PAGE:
Doug Lederman

Doug Lederman, Editor, is one of the three founders of Inside Higher Ed. With Scott Jaschik, he leads the site's editorial operations, overseeing news content, opinion pieces, career advice, blogs and other features. Doug speaks widely about higher education, including on C-Span and National Public Radio and at meetings around the country, and his work has appeared in The New York Times and USA Today, among other publications. Doug was managing editor of The Chronicle of Higher Education from 1999 to 2003. Before that, Doug had worked at The Chronicle since 1986 in a variety of roles, first as an athletics reporter and editor. He has won three National Awards for Education Reporting from the Education Writers Association, including one in 2009 for a series of Inside Higher Ed articles he co-wrote on college rankings. He began his career as a news clerk at The New York Times. He grew up in Shaker Heights, Ohio, and graduated in 1984 from Princeton University. Doug lives in Bethesda, Md.

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Most Recent Articles

February 17, 2010
Some University of California graduate students have turned to satire, dressing in business attire to critique the policies of administrators and the Board of Regents, the San Francisco Chronicle reported. The group is called the UC Movement for Efficient Privatization.
February 17, 2010
Historians -- some with ties to the Kennedy family and some who have studied the family -- have created a Web site to denounce the History Channel for a forthcoming mini-series that they say is full of distortions.
February 17, 2010
Faculty members at the University of Alberta agreed to accept six furlough days in return for more access to information about university finances, The Edmonton Journal reported. Under the agreement, a new committee -- with equal representation of administrators and professors -- will review finances (including data previously unavailable to faculty members).
February 17, 2010
New York Attorney General Andrew Cuomo on Tuesday accused a former researcher at the State University of New York at Buffalo of attempting to defraud the state by allegedly deceiving investigators in a misconduct case against him several years ago. According to the broad series of felony charges that Cuomo's office laid out against William Fals-Stewart, the researcher was accused in 2004 of scientific misconduct for falsifying data in federally funded studies.
February 17, 2010
Many University of California at San Diego students are outraged over a "Compton Cookout" party held by fraternity members to mock Black History Month, The San Diego Union-Tribune reported. Attendees were encouraged to wear chains and cheap clothing. A guide for women attending the event said: "For those of you who are unfamiliar with ghetto chicks — Ghetto chicks usually have gold teeth, start fights and drama, and wear cheap clothes."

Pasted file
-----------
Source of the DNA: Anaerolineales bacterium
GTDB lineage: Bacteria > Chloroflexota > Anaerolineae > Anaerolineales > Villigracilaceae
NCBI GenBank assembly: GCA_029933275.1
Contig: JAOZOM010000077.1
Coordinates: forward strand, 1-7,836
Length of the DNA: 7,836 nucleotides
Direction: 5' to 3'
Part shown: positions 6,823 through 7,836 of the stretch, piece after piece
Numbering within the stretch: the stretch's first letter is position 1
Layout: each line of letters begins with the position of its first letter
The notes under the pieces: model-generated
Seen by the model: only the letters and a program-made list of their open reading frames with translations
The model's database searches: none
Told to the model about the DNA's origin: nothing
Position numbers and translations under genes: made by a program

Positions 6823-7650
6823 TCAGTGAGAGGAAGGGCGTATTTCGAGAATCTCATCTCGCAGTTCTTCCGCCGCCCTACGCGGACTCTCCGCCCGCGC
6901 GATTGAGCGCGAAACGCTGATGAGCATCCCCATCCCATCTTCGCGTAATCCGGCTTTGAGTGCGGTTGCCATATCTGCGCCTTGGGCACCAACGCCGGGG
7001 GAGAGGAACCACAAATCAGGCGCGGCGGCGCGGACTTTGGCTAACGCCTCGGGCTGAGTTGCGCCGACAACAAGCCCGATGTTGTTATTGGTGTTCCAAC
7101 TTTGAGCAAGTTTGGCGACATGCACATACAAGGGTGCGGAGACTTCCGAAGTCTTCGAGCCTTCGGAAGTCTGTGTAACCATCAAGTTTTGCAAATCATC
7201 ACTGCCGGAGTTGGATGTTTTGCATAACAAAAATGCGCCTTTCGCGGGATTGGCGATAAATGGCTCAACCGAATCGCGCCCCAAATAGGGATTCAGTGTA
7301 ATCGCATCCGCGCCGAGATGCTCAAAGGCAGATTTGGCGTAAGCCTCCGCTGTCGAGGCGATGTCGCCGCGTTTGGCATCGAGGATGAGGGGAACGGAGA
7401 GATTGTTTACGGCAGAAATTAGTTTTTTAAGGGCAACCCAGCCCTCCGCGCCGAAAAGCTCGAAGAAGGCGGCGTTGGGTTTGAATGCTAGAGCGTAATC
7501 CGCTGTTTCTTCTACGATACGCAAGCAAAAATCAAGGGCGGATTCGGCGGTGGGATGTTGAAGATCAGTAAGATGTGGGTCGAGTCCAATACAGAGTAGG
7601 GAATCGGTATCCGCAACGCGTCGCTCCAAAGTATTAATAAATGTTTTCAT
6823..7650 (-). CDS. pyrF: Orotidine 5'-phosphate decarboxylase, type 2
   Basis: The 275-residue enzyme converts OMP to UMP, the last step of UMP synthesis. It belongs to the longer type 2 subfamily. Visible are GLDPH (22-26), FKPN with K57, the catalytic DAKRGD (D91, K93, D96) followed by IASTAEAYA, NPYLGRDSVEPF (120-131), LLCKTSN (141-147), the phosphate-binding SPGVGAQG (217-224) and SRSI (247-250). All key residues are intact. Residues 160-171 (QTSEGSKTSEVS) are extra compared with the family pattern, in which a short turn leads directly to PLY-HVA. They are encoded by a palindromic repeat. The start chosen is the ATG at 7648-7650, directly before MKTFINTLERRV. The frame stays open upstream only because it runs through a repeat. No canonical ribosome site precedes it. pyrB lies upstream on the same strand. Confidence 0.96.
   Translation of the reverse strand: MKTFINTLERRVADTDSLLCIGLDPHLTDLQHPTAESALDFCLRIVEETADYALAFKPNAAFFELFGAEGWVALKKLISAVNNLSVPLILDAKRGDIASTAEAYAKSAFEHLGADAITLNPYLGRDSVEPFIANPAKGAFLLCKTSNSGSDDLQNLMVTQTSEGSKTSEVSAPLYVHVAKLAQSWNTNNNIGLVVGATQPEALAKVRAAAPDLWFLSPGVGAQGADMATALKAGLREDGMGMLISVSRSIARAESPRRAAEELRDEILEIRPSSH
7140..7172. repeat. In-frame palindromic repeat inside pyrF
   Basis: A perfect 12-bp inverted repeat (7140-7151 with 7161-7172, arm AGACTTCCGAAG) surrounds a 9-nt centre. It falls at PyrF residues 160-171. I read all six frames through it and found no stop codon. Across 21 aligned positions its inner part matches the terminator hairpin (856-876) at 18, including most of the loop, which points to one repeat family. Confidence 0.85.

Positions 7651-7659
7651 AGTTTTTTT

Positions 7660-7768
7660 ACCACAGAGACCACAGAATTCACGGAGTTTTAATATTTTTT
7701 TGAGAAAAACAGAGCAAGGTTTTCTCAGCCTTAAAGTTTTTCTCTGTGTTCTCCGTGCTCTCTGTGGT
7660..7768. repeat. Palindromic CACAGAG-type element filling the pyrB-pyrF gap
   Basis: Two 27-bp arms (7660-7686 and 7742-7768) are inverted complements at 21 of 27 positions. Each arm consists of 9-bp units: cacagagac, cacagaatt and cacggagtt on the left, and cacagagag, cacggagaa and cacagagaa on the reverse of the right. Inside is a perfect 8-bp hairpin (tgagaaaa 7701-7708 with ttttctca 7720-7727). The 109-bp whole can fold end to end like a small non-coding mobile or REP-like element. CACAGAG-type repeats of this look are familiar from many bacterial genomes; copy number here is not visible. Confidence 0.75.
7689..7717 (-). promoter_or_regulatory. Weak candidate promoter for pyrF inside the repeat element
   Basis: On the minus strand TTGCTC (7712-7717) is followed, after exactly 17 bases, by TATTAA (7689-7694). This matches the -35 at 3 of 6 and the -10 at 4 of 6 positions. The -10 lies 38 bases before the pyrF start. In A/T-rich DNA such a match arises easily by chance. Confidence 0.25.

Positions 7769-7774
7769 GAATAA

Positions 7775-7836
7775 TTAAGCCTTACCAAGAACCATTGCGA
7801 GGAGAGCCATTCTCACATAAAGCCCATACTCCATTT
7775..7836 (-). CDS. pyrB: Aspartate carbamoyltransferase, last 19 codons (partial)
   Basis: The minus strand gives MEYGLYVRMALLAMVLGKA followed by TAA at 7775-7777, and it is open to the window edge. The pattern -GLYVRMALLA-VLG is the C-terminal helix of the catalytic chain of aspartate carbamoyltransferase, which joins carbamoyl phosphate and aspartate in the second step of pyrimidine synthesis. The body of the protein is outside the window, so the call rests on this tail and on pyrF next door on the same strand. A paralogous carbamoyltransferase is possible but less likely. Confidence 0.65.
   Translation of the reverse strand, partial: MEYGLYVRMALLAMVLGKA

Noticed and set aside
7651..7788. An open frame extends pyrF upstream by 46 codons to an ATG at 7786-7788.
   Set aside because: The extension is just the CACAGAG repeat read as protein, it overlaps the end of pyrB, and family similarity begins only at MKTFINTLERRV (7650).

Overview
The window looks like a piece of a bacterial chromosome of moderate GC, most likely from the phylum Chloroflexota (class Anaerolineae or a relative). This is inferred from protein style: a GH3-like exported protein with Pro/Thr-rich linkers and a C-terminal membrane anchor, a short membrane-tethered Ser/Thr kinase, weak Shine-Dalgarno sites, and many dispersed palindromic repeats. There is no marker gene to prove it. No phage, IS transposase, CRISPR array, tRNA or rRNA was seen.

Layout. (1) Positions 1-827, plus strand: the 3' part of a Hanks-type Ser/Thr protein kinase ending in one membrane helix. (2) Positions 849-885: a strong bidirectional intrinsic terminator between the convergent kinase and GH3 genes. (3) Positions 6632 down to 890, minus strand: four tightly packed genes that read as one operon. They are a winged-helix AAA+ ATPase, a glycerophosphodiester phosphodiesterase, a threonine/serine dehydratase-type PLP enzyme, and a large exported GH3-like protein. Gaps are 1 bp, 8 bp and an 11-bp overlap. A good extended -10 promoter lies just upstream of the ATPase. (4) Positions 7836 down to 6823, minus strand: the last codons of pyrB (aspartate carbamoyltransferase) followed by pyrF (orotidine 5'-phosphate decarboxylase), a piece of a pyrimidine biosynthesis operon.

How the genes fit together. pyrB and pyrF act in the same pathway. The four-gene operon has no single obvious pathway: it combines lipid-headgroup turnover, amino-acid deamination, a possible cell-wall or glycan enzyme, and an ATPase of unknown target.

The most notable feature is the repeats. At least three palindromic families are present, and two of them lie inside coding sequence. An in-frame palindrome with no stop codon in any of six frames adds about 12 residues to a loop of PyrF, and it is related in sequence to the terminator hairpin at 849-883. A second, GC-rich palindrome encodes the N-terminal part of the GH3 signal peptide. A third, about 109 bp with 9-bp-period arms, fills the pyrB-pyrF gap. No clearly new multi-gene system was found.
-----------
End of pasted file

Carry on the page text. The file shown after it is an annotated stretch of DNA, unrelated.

February 17, 2010
A federal jury ordered the University of Oregon to pay Paula Rogers $164,000 after finding that she was a victim of adverse treatment and a hostile work environment in the East Asian languages and literatures department because she is half-Japanese and not entirely Japanese, The Eugene Register-Guard reported. The university declined to comment on the verdict.
February 16, 2010
An associate professor at Bowling Green State University has been suspended for making verbal threats to colleagues, the Associated Press reported. The suspension took place before Friday's murders at the University of Alabama at Huntsville. The professor who was suspended has been charged by police with aggravated menacing and inducing panic.
February 16, 2010
A student organization will file a suit today in federal court, challenging California's ban on affirmative action by public colleges and universities, and other state agencies, the Los Angeles Times reported. The suit will charge that the ban violates equal protection rights of the black and Latino students who might otherwise be admitted to the university system.
February 16, 2010
To settle a lawsuit filed by the student newspaper, the University of Wisconsin at Milwaukee has agreed to release documents and recordings from a student governance panel and to pay the publication's legal costs. The UWM Post, which filed the suit, reported on the settlement Monday. The university had sought to shield from public view records related to meetings of the Union Policy Board, which allocates student fees.
February 16, 2010
Some faculty members are objecting to a plan at Purdue University to reduce contributions to retirement accounts, The Journal and Courier reported. University officials say that the savings will allow for other important spending -- on faculty salaries, for example. But some professors say that they haven't had enough input and that alternatives should be considered.

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